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To sling or not to sling a home defense shotgun.....what do you think and why?
My shotgun has a sling, but its also for hunting. If it were just for HD then I wouldn't worry about a sling. They're really for carrying things long distance. Besides that I can imagine the sling snagging on something in the middle of the night when I'm trying to get that special somebody in my sights.
 

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Someone correct me if I'm wrong. But the only thing I see a sling possibly helping with indoors would be weapon retention.
 

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Sweat more, bleed less!
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Someone correct me if I'm wrong. But the only thing I see a sling possibly helping with indoors would be weapon retention.
I personally think it would do exactly the opposite. It’s just one more thing to get snagged or grabbed.

Magpull dynamics had some good things to say in their SG defense video.
 

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I three point sling allows you to control the weapon. If you are using one, you can release the weapon to have your hands free, but not have to set the weapon down and risk loosing touch if there is a scuffle. If you have an intruder or are confronted in the open or urban environment, the three point sling prevents the weapon from being removed from your person. A weapon grabbed while using a three point slings brings the bad guy a gun with you attached! And in a mood to reciprocate to his bad intentions. The sling allows you to move the weapon, be it a shotgun or a rifle, to your back or carry in a patrol position. But most important, keep the weapon with you and not someone else!
 

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happiness is a warm gun
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I dont use slings on home defense shotguns. Just a shell holder on the stock and a light, thats it. In my opinion too easy to hang up a sling on something inside a house/close quarters or the small chance that it could interfere with the gun function itself like blocking a safety button. In the middle of the night in the dark I want it simple, bigtime.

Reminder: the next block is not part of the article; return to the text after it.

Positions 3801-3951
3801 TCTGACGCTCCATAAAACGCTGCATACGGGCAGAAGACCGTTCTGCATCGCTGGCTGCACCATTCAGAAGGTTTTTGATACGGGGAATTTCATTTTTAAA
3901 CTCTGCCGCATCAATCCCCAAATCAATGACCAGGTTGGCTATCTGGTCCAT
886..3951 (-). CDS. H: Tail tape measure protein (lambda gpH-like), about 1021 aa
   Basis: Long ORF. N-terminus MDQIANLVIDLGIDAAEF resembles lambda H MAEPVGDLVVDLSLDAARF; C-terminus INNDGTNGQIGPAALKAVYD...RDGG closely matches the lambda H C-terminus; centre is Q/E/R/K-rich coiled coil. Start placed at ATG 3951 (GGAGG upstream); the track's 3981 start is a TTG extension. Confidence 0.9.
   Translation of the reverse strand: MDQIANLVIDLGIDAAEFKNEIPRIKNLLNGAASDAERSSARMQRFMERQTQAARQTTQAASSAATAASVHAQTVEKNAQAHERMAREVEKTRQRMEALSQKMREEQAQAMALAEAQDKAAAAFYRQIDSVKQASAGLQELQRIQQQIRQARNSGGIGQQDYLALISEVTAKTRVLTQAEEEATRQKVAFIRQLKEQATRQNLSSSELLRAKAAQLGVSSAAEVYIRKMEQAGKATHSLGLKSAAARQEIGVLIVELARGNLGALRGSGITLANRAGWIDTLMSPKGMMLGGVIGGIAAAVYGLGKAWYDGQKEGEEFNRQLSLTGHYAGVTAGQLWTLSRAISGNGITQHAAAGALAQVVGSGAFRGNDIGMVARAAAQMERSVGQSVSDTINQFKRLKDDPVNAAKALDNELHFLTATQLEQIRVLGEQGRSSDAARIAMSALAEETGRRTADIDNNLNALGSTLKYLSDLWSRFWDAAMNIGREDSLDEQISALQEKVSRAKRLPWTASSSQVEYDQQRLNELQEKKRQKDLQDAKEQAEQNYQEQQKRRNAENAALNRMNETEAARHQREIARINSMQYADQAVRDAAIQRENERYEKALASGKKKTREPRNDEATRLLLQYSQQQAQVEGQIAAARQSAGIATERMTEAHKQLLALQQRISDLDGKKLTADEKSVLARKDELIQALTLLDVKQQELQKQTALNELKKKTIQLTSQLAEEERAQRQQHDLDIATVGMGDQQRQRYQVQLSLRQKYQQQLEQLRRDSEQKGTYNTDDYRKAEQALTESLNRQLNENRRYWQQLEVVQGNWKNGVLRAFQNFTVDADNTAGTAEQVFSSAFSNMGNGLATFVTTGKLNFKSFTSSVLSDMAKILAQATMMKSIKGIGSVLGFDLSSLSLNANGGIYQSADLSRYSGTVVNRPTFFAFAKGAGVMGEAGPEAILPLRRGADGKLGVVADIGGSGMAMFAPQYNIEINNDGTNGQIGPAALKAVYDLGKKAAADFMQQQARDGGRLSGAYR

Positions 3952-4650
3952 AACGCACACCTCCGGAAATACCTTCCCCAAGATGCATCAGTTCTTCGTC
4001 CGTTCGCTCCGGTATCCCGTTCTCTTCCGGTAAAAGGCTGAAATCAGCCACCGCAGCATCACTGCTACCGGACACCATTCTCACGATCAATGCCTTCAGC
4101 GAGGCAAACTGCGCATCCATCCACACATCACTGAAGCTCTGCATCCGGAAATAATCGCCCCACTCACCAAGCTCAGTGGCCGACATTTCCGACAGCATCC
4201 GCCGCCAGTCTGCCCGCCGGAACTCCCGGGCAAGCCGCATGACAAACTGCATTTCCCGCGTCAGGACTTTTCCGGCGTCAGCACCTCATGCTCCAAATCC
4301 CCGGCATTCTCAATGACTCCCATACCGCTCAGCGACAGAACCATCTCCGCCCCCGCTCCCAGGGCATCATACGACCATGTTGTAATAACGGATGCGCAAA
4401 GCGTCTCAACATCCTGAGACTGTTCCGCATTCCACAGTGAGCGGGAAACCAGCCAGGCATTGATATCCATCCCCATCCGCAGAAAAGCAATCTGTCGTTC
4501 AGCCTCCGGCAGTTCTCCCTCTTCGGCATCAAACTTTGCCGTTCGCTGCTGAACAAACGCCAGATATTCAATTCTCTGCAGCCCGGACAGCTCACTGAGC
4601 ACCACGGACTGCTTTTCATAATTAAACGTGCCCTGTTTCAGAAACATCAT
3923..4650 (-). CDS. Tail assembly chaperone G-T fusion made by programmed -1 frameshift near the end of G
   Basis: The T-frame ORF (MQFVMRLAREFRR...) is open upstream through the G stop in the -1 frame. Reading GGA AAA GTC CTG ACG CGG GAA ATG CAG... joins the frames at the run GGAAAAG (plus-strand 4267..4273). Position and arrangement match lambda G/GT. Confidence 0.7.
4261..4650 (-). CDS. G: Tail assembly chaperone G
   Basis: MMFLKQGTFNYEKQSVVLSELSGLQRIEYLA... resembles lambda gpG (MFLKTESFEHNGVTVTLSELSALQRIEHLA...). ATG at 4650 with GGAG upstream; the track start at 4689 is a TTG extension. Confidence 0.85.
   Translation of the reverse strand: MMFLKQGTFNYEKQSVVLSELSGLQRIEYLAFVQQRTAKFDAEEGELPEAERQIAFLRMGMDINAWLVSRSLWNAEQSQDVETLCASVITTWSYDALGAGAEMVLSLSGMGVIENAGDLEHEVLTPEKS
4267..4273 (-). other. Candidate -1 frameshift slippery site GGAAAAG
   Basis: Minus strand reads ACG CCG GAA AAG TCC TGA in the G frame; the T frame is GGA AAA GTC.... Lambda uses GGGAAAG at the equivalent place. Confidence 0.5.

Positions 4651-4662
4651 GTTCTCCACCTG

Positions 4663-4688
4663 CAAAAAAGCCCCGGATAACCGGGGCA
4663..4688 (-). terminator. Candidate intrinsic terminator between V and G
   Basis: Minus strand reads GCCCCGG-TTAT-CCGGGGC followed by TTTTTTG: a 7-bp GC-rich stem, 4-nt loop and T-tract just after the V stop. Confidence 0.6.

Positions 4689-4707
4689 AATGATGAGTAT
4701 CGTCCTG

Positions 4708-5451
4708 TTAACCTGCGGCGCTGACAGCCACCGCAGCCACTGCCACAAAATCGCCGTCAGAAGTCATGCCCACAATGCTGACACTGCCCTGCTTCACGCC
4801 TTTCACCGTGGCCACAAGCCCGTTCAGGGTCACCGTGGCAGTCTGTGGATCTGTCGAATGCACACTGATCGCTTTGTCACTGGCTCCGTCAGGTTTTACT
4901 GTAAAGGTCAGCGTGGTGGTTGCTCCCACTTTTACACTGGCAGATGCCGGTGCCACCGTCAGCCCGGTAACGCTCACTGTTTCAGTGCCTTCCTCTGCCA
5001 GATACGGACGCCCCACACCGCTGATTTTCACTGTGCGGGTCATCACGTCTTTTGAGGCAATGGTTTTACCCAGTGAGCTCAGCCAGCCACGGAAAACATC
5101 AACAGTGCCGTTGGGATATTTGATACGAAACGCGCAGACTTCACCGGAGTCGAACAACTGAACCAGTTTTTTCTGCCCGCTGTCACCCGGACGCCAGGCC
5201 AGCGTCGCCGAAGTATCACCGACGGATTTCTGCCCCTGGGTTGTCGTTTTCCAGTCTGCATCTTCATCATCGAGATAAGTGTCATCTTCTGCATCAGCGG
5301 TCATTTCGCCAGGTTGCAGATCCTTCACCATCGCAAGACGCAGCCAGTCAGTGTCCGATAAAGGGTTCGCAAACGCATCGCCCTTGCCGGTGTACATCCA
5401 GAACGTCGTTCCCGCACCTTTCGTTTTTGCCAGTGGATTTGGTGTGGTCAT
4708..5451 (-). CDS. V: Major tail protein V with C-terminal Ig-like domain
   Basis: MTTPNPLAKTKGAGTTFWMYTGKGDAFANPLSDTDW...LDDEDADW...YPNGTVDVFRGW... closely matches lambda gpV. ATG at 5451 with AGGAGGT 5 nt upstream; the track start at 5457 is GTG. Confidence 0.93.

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Human bean of planet Urf
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there is a reason police dont keep slings on their shotguns...
Yeah, there is....they don't have to carry it for that 23 hours and 55 mins mentioned earlier. That's the *only* reason.

rich
 

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I guess I have different ideas about slings for HD. I spent 5 years in a small PD, and now 20 years in a prison. I do agree with no sling on patrol long arms. Other than a sling for standing the wall for a full shift.
In all my HD scenarios I plan on grabbing the shotgun first. However I expect to need my hands to grab my kid, a phone, help my wife navigate in the dark. There are many things that need to be handled, closed, locked, dialed.
My choice for a sling is a two point tac sling. It drapes over my right shoulder and around my back to hold the shotgun muzzle down across my chest. It has quick cinch pulls to tighten it up to my chest or loosen for use. I chose a shotgun over a pistol because of the sling. Pistols kinda useless if I have to put it down to pick up my kid.
 

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you don't have a holster?
Really?

I applaud you for wearing a holster to bed. Not to mention relaxing around the house every night 24/7 days a week, 357 days a year.

In my scenarios I can't see myself wearing a holster, much less ensuring that the casuals I wear having a pocket for a pistol.

I've mounted a shotgun behind the door that I close when I go to bed. Having said that all other arms around my house are short. Specifically for final defense and efficient hiding.
"Prowling" would get a long arm response, sudden invasion would get any means necessary. Including batons and knives randomly staged.